The Zybo board is a powerful low-cost SoC development board. It is based on a powerful Z-7010 chip from the Xilinx Zynq-7000 family and contains many interfaces like audio, Ethernet and USB. The Z-7010 chip also contains a dual ARM Cortex-A9 which makes it easily possible to run an embedded Linux from an SD card. Moreover, six PMOD connectors allow access to the FPGA, the processing system and the internal ADC. Additionally, many different P‑mod modules can be found at the Digilent Store. For more features and detailed descriptions see the Zybo Resource Center. A further reason for selecting the Zybo was the documentation with tutorials and example implementations. They, can be found at the Zybo Resource Center, too. To sum up, the Zybo is a solid and well-documented and supported SoC development board for beginners.
3.2. Basys3 Artix‑7 FPGA
*Figure 2 - Digilent - Basys3 Development Board*
The Basys3 board is also a powerful and low-cost FPGA board. It contains 16 switches, 5 buttons, and four 7‑segment displays. This will give beginners a good entry point into digital hardware design because simple examples can be easily implemented and visually displayed. The internal ADC and the FPGA can be reached via the 4 P‑mod connectors. There are many add-on modules for the PMODs. These modules contain different peripherals which can be accessed by an interface implementation in the FPGA. The modules can be found at the Digilent Store. Further on-board interfaces are VGA and USB which can be also utilized to implement some example designs. For more features and detailed descriptions see the Basys3 Resource Center. A further reason for the selection of the Basys3 was the documentation with tutorials and example implementations, all to be found at the Basys3 Resource Center. To sum up, the Basys3 is a solid and well-documented and supported FPGA development board for beginners.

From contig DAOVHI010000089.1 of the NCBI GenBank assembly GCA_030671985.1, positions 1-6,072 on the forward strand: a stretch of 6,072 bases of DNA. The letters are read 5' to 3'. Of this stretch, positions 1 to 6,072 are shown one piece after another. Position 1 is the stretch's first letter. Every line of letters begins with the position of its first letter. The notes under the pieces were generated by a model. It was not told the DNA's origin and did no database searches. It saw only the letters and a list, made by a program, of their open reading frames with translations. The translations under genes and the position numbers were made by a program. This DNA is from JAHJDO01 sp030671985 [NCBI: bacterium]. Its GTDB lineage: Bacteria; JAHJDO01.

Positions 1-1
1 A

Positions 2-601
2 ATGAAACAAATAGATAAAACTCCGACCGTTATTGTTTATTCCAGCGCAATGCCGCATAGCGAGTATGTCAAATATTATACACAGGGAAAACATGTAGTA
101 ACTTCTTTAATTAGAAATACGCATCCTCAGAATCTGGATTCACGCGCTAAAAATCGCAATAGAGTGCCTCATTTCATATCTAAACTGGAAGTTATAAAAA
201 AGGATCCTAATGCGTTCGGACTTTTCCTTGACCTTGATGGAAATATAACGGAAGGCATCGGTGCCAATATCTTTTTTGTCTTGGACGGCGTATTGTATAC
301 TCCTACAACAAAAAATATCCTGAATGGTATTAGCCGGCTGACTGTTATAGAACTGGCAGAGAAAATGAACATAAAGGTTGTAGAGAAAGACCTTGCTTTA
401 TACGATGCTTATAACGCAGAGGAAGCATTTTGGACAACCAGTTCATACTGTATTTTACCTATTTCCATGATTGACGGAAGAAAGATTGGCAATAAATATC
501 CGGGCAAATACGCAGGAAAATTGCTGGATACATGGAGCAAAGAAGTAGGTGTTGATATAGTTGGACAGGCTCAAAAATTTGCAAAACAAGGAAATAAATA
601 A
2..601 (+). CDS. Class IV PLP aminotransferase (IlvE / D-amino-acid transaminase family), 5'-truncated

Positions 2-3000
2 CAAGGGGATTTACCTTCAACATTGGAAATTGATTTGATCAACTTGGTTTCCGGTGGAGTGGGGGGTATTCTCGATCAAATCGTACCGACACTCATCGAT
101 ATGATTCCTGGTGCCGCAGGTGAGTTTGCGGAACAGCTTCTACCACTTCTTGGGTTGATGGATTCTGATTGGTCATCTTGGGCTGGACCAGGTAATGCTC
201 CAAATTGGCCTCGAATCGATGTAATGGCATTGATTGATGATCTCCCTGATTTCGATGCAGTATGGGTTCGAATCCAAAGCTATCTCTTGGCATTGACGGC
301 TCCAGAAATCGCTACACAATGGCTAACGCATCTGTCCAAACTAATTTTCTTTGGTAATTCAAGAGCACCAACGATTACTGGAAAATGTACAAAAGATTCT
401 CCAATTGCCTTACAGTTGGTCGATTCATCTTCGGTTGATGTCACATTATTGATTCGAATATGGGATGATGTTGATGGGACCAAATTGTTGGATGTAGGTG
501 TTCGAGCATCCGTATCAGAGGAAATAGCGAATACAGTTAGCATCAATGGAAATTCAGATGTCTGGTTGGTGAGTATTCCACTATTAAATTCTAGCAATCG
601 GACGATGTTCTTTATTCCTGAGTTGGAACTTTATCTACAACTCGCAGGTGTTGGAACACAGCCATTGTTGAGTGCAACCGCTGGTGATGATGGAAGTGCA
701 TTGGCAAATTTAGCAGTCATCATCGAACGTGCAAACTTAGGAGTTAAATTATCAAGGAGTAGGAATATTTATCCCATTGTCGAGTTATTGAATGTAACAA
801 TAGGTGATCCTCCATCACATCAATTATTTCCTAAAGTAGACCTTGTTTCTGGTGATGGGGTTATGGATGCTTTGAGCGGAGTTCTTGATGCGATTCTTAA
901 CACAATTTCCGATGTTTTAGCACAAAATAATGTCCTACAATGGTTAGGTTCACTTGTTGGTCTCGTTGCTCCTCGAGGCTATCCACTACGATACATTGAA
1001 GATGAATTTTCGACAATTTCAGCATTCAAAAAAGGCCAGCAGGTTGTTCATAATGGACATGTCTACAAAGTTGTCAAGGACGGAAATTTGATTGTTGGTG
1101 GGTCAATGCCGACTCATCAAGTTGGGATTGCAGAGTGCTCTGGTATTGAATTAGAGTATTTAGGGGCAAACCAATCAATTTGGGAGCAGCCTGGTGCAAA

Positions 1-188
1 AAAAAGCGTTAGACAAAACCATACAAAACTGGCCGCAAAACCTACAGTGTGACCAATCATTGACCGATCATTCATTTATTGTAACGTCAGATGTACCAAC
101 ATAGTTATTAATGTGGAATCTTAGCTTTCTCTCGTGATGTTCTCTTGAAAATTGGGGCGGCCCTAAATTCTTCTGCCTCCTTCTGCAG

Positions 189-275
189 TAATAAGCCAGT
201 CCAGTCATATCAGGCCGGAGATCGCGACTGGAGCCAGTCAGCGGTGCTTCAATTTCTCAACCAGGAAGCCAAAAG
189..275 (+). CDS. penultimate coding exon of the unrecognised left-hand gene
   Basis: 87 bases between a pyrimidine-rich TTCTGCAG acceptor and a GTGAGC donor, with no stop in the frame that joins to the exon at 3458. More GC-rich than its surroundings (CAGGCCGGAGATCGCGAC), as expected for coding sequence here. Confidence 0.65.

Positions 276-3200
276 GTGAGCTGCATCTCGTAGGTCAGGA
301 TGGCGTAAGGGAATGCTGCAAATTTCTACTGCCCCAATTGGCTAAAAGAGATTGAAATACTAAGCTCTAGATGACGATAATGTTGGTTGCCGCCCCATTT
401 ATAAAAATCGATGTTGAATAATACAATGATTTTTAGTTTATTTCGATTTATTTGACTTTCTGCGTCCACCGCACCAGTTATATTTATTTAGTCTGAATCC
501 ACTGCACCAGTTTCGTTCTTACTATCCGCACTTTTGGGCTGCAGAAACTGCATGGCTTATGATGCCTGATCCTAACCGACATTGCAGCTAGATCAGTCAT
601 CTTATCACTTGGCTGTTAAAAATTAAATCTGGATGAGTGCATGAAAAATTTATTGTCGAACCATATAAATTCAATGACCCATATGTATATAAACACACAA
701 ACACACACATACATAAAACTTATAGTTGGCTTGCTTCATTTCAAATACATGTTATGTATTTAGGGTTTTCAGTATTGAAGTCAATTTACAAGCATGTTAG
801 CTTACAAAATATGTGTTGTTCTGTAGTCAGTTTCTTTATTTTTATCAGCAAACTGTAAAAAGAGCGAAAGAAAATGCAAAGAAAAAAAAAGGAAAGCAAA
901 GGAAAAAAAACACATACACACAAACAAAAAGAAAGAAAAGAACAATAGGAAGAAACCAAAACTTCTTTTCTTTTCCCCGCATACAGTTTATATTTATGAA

3.3. Digilent PMODs
The selected boards contain connectors that utilize the standardized PMOD interface. This interface can be used to easily connect to peripheral modules provided by Digilent.
The modules contain e.g. a rotary encoder, additional seven segment displays, a temperature sensor or an ambient light sensor. The PMOD standard is well documented and its documentation can be found on the Digilent website.
In order to ensure a high diversity of student projects a total of 11 different modules were acquired. Table 1 depicts an overview of all acquired modules.
To connect a PMOD module to the Zybo board, always use the PMOD connector that is
labeled with “JE” (connector in the bottom left corner of your Zybo FPGA base board) since this
connector provides series resistors for short-circuit protection. The other PMODs can also be used but be careful, because they are not protected against a short-circuit.
On the Basys3 board all PMODs provide series resistors (expect the PMOD "JXADC", which is connected to the XADC).